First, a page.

Phylum Porifera: the sponges a. Using your text draw a sponge, label the specialized cells (flagellated, amebocyte, etc.) and show the flow of water
b. How do sponges reproduce?_______________________________ c. What does hermaphroditic mean? ___________________________ d. Complete Table 10-1 for Porifera.
Phylum Cnidaria: jellyfish, anemones, hydras, corals, Portuguese man-of-war a. Draw a polyp body plan
b. Draw a medusa body plan
Using the three major groups of Cnideria, which animals go with which plan? (polyp vs medusa) Cniderian Group
Scyphozoans Anthozoans Hydrozoans
What are the two stages of the Cnidarian life cycle? __________________________________________________________________________ Which stage is sexual and which is asexual? ________________________________________
c. What specialized cells do Cnidarians have to capture their prey? ______________________ d. Complete Table 10-1 for Cnidaria 9-3
THE PROTOSTOMES-DEVELOPING MOUTH FIRST Phylum Platyhelminthes flatworms: planaria, tapeworms and liver flukes a. Look at the life cycle of various parasites…how can you avoid them? _____________________ __________________________________________________________________________ b. Look at tapeworms in your book. What structures are used to make the most of their host? __________________________________________________________________________ c. What new features are found in the platyhelminthes that are not found in the previous phyla?
d. Complete Table 10-1 for Platyhelminthes
Phylum Nematoda: roundworms (Ascaris, Pinworms, Heartworms) a. These animals lack a true coelom. What do they have instead? Besides distributing nutrients, gases and wastes, what other function does this have? Although this group often plays an important role in aerating soils and digesting sewage, they also are known as agricultural pests destroying crop plants and inhabiting other animals as parasites. b. Complete the table for Nematodes
Phylum Mollusca (Molluska): slugs, snails, clams, oysters, squid, octopus a. Describe the function of some special features Molluscs have: Foot Mantle Radula Operculum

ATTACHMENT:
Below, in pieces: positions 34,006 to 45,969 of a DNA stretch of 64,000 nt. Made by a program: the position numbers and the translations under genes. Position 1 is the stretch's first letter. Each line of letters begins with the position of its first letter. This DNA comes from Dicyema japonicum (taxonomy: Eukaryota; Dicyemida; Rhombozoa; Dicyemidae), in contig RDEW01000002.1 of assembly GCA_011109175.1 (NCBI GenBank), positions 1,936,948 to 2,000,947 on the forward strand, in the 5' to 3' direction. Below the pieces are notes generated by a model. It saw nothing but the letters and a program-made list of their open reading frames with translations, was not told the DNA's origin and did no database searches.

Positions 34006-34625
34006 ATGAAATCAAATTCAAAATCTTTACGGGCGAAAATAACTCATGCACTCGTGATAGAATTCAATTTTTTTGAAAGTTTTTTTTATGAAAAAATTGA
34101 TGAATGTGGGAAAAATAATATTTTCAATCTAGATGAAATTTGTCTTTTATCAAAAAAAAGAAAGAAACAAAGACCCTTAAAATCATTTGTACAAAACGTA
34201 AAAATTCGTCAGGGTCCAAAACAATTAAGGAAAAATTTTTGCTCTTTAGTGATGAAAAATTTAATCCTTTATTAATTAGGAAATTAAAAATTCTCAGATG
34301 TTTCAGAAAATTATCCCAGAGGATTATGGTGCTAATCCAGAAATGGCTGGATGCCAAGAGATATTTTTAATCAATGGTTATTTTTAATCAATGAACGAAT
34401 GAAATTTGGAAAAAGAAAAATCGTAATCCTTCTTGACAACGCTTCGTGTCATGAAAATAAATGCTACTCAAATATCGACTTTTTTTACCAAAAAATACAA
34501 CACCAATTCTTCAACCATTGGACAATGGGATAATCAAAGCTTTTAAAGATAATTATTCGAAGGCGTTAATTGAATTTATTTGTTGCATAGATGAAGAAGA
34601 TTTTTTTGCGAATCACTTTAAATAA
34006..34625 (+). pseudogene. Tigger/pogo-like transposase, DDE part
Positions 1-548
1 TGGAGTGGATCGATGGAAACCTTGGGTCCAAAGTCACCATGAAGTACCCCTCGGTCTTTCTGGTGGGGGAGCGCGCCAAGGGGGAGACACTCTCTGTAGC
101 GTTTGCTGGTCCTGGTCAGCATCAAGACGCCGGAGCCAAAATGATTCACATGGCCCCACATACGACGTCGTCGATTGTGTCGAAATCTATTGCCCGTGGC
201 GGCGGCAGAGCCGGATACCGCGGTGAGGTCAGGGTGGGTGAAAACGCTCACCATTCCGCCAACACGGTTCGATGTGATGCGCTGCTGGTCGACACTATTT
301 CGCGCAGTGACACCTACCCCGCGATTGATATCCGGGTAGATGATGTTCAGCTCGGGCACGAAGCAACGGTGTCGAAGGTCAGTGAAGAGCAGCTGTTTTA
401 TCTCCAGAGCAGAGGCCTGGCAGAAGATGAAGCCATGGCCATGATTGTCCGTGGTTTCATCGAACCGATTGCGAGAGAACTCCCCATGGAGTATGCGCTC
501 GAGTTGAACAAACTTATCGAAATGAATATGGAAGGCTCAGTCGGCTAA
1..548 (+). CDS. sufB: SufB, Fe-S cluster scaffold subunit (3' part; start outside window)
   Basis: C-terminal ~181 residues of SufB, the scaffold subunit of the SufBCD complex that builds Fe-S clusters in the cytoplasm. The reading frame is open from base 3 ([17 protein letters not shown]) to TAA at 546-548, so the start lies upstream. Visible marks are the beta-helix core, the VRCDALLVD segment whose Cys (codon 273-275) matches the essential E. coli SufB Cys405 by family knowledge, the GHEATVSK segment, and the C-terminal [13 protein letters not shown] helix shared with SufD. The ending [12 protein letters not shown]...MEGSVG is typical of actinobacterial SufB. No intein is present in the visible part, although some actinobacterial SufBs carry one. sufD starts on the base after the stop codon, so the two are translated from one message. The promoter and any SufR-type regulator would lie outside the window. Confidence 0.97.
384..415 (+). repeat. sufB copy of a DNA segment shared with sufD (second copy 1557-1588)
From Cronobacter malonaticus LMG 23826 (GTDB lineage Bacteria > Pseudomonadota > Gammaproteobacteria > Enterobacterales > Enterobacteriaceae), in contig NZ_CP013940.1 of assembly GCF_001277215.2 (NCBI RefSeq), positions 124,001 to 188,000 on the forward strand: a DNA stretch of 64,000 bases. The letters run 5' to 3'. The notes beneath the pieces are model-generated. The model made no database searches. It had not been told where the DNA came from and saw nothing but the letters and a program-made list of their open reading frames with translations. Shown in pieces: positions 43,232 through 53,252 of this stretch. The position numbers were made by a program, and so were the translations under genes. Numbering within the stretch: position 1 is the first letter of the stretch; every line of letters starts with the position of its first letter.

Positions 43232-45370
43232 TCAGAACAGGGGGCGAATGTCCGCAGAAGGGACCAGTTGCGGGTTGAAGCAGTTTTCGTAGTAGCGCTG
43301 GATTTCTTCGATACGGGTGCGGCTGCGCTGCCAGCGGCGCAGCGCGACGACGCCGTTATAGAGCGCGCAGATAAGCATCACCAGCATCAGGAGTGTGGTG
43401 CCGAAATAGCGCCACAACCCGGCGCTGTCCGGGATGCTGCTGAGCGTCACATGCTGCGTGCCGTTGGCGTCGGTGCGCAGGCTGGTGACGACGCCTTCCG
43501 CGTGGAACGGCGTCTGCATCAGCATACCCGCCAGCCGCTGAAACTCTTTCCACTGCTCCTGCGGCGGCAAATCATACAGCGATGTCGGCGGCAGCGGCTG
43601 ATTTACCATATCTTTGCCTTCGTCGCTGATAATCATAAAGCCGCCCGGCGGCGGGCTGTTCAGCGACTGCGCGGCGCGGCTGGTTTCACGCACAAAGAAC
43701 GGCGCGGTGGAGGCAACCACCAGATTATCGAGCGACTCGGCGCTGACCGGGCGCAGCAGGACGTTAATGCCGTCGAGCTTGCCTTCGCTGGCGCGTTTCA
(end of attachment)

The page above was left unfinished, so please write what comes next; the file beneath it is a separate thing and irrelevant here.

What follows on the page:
b. What organs do we see representing the following systems for the first time in Molluscs: Circulatory system Nervous system Excretory system Respiratory system c. All molluscs have soft bodies, not all have shells Class Nudibranch are Molluscs without shells (slugs), that are terrestrial and aquatic. They must have other protection-what could it be?
d. The three other classes of Molluscs we will observe are: Class Gastropoda Characteristic Features: Examples: Class Bivalvia Characteristic Features: Examples: Class Cephalopoda: Characteristic Features: They have a highly reduced and lacks which feature found in the previous classes? _____________________________________ What modified feature do they have instead? ____________________________ Examples: c. Complete Table 10-1 for Molluscs Phylum Annelida segmented worms: earthworms, polychaete worms, leeches a. What does segmentation specifically allow for? b. Describe each group: 9-5
Earthworms: Polychaetes: Leeches: d. Complete the table for Annelids
Phylum Arthropoda the segmented animals: insects, crustaceans, millipedes, centipedes, ticks, horseshoe crabs, spiders a. What different types of body segments are found members of this group?
b. How do these animals grow?
c. How are these animals classified into more specific taxa (such as class)?
Describe 3 major groups of Arthropods in your own way: 1)Group criteria: Examples: 2) Group criteria: Examples 3)Group criteria: Examples:
e. Describe 3 important impacts this phylum has on humans. 1.
THE DUETEROSTOMES-DEVELOPING ANUS FIRST Phylum Echinodermata: sea urchins, starfish, sand dollars, sea cucumbers 1. What distinguishing features does this group have? a. b. c. 2. Complete Table 10-1 for Echinoderms
Table 10-1 Features of animal phyla Phylum
Symmetry Gut type
Coelom Segmentation Examples
Sorting the phyla: You will be given animals to sort into their correct phyla. Use your lecture notes, these lab observations and your textbook to decide which animals go into which phyla. First, someone at your table will need to cut out the phylum names found at the end of this lab and put them in order. Under those names you should also cut out the special features and sort them out under the proper phylum names as well.
Special Features Pseudocoelem
falgellated collar cells
water vascular system